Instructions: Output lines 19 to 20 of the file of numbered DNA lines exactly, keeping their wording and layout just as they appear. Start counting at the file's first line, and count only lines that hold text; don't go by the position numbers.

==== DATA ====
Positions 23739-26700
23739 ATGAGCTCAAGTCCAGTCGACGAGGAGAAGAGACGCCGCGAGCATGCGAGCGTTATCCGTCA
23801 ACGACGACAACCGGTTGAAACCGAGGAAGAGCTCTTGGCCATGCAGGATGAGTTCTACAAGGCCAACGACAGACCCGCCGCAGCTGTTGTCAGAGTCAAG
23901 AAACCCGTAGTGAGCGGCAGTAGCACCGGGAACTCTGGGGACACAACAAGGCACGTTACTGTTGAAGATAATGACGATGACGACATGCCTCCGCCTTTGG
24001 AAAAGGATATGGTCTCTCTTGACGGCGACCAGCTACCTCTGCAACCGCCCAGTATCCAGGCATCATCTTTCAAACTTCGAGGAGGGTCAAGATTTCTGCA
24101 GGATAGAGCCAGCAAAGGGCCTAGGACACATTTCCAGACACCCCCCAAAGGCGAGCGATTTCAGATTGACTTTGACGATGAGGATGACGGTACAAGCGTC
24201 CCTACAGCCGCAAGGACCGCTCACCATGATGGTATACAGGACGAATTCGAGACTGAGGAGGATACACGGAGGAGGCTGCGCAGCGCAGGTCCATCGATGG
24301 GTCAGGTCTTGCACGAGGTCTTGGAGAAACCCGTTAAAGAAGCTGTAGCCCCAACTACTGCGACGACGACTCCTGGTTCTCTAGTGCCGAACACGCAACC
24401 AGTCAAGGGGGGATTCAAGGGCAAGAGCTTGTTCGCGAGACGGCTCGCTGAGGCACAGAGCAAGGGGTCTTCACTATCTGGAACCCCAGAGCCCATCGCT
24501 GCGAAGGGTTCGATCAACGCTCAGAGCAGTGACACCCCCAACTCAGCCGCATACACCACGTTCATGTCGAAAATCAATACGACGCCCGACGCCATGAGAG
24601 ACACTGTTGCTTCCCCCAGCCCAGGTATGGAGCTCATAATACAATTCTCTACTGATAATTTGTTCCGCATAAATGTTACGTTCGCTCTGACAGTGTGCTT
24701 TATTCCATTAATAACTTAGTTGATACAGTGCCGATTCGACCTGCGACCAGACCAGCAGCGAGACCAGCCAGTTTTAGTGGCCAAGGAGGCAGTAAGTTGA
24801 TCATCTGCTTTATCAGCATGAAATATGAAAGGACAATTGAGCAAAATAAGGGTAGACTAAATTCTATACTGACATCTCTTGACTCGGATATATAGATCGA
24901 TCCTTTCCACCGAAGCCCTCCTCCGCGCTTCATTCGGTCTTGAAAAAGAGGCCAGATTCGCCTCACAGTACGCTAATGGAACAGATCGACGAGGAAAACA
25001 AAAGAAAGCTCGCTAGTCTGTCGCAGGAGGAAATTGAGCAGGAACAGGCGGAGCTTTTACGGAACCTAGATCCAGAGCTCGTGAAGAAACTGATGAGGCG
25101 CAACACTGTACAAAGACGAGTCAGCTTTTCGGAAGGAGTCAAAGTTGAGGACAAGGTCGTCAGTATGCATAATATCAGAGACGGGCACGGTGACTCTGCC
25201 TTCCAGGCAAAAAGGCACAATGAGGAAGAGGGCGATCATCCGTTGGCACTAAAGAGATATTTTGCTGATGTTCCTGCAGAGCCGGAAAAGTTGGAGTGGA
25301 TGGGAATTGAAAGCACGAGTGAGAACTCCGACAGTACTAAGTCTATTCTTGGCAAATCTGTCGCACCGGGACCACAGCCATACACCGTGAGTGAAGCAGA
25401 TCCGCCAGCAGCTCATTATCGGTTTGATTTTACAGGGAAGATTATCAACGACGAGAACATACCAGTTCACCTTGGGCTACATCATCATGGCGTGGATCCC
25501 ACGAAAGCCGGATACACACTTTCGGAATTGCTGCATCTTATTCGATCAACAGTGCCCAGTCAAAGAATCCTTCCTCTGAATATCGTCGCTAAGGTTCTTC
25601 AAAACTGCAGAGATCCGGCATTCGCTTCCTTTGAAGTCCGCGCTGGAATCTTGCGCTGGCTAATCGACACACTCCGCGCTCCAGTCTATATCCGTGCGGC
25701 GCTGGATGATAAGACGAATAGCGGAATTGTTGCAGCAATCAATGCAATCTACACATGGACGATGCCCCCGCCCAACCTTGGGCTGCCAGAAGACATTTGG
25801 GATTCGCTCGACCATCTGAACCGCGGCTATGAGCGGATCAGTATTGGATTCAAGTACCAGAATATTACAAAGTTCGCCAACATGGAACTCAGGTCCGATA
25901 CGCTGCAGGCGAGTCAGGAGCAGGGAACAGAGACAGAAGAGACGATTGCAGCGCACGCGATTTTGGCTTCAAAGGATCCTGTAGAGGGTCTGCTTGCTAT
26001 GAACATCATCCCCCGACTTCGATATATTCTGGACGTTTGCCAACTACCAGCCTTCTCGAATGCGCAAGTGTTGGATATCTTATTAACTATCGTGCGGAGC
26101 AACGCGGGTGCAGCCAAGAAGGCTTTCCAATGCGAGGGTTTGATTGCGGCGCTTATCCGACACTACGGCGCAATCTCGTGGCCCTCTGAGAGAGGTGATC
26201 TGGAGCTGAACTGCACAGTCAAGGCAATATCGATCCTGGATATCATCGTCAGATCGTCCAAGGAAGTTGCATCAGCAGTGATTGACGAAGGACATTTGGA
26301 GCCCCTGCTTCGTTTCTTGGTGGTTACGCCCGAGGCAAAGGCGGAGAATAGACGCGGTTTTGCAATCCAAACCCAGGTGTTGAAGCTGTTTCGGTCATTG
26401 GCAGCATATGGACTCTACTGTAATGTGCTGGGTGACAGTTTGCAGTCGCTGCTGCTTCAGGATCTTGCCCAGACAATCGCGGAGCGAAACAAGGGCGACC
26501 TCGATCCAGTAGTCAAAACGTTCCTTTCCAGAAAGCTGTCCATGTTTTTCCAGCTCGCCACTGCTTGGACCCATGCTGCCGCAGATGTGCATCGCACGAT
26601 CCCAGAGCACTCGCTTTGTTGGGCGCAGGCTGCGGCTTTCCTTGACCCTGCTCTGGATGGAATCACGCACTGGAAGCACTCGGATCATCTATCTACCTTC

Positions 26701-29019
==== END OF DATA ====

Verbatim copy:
25401 TCCGCCAGCAGCTCATTATCGGTTTGATTTTACAGGGAAGATTATCAACGACGAGAACATACCAGTTCACCTTGGGCTACATCATCATGGCGTGGATCCC
25501 ACGAAAGCCGGATACACACTTTCGGAATTGCTGCATCTTATTCGATCAACAGTGCCCAGTCAAAGAATCCTTCCTCTGAATATCGTCGCTAAGGTTCTTC